3D printing for tissue engineering in otolaryngology

Roberto Di Gesù, Abhinav P. Acharya, Ian Jacobs, Riccardo Gottardi

Research output: Contribution to journalReview articlepeer-review

28 Scopus citations


Airway and other head and neck disorders affect hundreds of thousands of patients each year and most require surgical intervention. Among these, congenital deformity that affects newborns is particularly serious and can be life-threatening. In these cases, reconstructive surgery is resolutive but bears significant limitations, including the donor site morbidity and limited available tissue. In this context, tissue engineering represents a promising alternative approach for the surgical treatment of otolaryngologic disorders. In particular, 3D printing coupled with advanced imaging technologies offers the unique opportunity to reproduce the complex anatomy of native ear, nose, and throat, with its import in terms of functionality as well as aesthetics and the associated patient well-being. In this review, we provide a general overview of the main ear, nose and throat disorders and focus on the most recent scientific literature on 3D printing and bioprinting for their treatment.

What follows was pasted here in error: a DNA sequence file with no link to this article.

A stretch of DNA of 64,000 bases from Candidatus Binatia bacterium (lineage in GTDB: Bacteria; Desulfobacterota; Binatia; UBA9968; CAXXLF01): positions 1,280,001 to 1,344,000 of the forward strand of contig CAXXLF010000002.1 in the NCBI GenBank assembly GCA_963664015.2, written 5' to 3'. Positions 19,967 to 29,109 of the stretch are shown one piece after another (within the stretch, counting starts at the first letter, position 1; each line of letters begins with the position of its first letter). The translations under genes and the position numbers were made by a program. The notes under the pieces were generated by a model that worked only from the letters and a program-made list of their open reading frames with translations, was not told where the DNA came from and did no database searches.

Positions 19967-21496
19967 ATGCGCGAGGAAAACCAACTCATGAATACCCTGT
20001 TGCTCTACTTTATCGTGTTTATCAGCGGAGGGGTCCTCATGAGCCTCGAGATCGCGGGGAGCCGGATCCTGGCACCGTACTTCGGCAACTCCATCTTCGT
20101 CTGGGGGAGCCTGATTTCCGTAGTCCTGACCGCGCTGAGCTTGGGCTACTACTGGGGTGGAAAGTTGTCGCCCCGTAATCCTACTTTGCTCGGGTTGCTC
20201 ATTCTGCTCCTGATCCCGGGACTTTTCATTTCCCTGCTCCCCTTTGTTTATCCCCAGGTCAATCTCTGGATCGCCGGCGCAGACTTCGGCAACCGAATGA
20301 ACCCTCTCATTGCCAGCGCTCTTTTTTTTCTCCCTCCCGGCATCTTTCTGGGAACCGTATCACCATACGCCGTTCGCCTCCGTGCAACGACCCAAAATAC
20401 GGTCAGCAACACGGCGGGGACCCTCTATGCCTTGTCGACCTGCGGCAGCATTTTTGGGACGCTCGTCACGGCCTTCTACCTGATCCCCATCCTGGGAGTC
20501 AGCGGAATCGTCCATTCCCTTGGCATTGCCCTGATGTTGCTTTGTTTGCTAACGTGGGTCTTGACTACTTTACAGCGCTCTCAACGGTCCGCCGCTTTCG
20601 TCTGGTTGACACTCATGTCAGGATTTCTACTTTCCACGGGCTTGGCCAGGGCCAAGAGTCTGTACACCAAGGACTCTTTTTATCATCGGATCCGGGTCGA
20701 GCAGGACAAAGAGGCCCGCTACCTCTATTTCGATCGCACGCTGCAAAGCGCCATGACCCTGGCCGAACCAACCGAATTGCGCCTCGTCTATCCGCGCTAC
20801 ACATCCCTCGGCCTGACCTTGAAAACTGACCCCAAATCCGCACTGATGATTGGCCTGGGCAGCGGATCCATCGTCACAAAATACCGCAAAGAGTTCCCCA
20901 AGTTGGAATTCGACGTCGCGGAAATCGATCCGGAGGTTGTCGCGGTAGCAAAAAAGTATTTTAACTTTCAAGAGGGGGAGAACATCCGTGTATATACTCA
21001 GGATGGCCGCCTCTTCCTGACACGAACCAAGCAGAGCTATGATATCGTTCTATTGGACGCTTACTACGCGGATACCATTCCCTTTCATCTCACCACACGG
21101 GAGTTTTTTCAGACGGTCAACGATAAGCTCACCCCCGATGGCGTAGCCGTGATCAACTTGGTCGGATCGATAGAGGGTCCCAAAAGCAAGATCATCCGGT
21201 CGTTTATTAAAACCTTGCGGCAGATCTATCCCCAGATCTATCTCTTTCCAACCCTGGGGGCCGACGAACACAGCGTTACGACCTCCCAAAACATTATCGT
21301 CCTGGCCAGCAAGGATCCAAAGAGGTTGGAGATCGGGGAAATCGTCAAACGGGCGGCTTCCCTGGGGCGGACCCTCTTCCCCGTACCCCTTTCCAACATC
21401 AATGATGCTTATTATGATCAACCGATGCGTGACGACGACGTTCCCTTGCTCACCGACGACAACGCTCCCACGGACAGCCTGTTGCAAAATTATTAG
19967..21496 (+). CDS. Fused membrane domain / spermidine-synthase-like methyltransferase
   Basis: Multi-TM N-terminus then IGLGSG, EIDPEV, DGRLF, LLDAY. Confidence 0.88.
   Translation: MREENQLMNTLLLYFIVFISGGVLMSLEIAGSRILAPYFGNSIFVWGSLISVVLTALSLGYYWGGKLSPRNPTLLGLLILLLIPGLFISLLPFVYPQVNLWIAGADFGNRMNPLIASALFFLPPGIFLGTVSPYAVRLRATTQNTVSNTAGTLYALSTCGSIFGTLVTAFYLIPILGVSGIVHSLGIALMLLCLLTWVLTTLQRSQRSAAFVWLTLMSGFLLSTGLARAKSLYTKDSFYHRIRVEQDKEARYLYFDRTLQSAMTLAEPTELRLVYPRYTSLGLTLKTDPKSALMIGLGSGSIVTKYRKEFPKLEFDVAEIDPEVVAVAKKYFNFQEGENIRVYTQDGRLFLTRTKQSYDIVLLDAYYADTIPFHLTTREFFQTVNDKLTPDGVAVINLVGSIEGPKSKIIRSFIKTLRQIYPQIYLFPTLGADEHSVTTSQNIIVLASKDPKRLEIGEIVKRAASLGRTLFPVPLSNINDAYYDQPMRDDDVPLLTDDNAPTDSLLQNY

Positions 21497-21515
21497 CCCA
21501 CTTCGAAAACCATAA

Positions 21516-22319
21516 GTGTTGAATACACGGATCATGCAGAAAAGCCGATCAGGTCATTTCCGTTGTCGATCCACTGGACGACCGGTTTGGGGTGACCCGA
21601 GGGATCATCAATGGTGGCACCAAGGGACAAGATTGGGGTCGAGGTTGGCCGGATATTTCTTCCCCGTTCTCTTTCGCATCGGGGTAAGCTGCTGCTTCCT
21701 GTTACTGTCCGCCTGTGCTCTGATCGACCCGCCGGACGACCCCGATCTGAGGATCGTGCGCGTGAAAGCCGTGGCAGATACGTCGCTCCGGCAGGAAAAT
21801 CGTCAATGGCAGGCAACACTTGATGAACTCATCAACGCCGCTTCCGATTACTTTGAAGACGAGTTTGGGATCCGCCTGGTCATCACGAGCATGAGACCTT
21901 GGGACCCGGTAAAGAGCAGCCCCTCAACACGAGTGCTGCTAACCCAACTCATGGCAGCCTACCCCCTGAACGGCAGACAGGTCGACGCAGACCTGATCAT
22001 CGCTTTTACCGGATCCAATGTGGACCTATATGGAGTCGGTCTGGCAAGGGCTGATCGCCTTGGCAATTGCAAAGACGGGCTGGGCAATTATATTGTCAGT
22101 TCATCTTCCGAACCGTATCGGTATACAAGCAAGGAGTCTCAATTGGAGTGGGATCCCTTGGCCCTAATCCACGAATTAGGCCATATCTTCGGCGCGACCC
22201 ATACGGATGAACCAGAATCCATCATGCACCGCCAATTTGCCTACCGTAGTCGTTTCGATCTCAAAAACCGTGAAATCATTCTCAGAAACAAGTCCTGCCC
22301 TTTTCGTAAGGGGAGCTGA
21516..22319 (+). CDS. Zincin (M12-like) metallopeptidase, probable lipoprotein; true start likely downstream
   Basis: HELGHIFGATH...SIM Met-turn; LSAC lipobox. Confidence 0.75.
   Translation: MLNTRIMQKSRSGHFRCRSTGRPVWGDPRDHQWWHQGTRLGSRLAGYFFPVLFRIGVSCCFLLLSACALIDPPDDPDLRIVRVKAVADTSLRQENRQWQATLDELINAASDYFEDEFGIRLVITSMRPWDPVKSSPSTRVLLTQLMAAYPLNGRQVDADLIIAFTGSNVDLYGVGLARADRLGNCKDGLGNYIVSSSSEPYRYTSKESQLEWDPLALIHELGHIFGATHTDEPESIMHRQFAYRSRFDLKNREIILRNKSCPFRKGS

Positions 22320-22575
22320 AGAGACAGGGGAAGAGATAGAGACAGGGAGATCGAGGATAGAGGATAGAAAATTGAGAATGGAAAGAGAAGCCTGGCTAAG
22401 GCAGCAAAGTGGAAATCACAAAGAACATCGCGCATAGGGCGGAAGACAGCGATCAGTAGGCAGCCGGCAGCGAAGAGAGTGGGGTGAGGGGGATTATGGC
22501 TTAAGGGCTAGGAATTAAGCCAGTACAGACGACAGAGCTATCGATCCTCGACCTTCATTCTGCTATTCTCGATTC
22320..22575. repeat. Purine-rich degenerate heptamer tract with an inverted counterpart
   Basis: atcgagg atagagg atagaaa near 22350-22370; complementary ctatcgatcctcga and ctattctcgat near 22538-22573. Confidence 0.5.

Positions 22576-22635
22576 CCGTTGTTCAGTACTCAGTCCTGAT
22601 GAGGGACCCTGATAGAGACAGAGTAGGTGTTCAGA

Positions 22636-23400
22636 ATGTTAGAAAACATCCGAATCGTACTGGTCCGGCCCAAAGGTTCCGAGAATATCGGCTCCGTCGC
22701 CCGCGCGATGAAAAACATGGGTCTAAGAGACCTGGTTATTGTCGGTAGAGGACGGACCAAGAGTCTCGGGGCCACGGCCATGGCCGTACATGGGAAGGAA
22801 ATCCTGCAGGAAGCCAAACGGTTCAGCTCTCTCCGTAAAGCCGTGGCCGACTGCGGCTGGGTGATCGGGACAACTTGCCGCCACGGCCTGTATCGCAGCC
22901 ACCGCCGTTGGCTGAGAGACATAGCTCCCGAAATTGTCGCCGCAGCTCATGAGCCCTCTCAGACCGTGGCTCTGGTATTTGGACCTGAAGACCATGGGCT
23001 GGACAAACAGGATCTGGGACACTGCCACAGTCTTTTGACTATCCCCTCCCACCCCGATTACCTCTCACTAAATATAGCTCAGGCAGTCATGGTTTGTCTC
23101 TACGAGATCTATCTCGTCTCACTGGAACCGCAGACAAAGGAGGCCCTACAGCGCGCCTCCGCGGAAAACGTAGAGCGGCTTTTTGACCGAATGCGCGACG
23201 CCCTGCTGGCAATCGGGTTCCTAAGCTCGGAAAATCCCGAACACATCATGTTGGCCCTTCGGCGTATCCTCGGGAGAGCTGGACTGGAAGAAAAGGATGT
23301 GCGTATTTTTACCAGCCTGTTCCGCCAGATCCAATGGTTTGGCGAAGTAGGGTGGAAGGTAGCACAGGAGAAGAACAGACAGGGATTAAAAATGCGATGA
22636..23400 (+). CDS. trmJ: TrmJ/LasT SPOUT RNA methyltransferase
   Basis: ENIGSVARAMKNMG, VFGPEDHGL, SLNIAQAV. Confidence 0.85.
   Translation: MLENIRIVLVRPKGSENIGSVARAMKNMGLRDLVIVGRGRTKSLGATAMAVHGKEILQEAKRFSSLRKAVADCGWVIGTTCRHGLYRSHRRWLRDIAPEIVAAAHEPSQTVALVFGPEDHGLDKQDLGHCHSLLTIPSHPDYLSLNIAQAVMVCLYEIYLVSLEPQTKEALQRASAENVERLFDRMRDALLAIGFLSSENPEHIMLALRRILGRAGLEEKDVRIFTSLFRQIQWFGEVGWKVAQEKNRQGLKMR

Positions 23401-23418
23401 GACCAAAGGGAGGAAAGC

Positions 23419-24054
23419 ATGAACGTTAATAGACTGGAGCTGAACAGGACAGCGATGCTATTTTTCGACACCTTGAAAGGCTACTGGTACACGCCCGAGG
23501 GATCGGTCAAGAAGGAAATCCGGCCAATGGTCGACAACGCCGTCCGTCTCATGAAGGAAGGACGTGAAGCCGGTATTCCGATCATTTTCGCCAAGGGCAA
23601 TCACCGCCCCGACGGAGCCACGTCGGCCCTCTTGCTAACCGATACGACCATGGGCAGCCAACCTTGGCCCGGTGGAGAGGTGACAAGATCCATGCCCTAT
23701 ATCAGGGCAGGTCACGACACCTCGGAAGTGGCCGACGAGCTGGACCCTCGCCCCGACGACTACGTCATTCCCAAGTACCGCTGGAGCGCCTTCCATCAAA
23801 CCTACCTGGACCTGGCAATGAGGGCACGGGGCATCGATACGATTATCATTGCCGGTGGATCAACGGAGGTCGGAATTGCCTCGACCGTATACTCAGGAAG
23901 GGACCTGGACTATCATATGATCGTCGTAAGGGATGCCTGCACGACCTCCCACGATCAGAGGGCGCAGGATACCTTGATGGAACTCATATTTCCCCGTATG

Original languageEnglish (US)
Pages (from-to)117-136
Number of pages20
JournalConnective Tissue Research
Issue number2
StatePublished - Mar 3 2020


  • 3D printing
  • Bioprinting
  • airway
  • cartilage
  • otolaryngology
  • tissue engineering
  • trachea

ASJC Scopus subject areas

  • Rheumatology
  • Biochemistry
  • Orthopedics and Sports Medicine
  • Molecular Biology
  • Cell Biology


Dive into the research topics of '3D printing for tissue engineering in otolaryngology'. Together they form a unique fingerprint.

Cite this